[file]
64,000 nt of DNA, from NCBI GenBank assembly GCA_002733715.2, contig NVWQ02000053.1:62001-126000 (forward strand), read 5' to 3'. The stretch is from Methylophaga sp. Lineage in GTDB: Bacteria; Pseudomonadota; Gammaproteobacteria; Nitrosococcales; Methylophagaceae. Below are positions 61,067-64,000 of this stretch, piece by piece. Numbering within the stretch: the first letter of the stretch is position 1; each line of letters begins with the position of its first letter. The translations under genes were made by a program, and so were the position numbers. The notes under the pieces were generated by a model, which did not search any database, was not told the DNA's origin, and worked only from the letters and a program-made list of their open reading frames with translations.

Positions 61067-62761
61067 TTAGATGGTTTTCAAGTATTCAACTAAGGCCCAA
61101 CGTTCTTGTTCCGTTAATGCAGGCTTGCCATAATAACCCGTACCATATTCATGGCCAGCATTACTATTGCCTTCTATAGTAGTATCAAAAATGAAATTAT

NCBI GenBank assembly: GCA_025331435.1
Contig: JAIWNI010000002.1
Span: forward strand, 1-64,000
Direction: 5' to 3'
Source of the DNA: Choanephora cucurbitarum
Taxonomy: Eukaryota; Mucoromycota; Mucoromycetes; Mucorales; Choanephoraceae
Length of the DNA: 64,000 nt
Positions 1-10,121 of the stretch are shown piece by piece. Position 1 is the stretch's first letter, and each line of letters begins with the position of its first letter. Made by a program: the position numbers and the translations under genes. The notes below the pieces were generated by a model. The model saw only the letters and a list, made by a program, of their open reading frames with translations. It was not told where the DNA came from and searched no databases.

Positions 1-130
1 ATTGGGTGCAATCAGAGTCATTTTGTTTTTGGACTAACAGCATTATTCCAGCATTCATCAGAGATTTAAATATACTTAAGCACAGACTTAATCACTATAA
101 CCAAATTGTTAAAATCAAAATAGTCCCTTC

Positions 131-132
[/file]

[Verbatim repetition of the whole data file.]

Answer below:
64,000 nt of DNA, from NCBI GenBank assembly GCA_002733715.2, contig NVWQ02000053.1:62001-126000 (forward strand), read 5' to 3'. The stretch is from Methylophaga sp. Lineage in GTDB: Bacteria; Pseudomonadota; Gammaproteobacteria; Nitrosococcales; Methylophagaceae. Below are positions 61,067-64,000 of this stretch, piece by piece. Numbering within the stretch: the first letter of the stretch is position 1; each line of letters begins with the position of its first letter. The translations under genes were made by a program, and so were the position numbers. The notes under the pieces were generated by a model, which did not search any database, was not told the DNA's origin, and worked only from the letters and a program-made list of their open reading frames with translations.

Positions 61067-62761
61067 TTAGATGGTTTTCAAGTATTCAACTAAGGCCCAA
61101 CGTTCTTGTTCCGTTAATGCAGGCTTGCCATAATAACCCGTACCATATTCATGGCCAGCATTACTATTGCCTTCTATAGTAGTATCAAAAATGAAATTAT

NCBI GenBank assembly: GCA_025331435.1
Contig: JAIWNI010000002.1
Span: forward strand, 1-64,000
Direction: 5' to 3'
Source of the DNA: Choanephora cucurbitarum
Taxonomy: Eukaryota; Mucoromycota; Mucoromycetes; Mucorales; Choanephoraceae
Length of the DNA: 64,000 nt
Positions 1-10,121 of the stretch are shown piece by piece. Position 1 is the stretch's first letter, and each line of letters begins with the position of its first letter. Made by a program: the position numbers and the translations under genes. The notes below the pieces were generated by a model. The model saw only the letters and a list, made by a program, of their open reading frames with translations. It was not told where the DNA came from and searched no databases.

Positions 1-130
1 ATTGGGTGCAATCAGAGTCATTTTGTTTTTGGACTAACAGCATTATTCCAGCATTCATCAGAGATTTAAATATACTTAAGCACAGACTTAATCACTATAA
101 CCAAATTGTTAAAATCAAAATAGTCCCTTC

Positions 131-132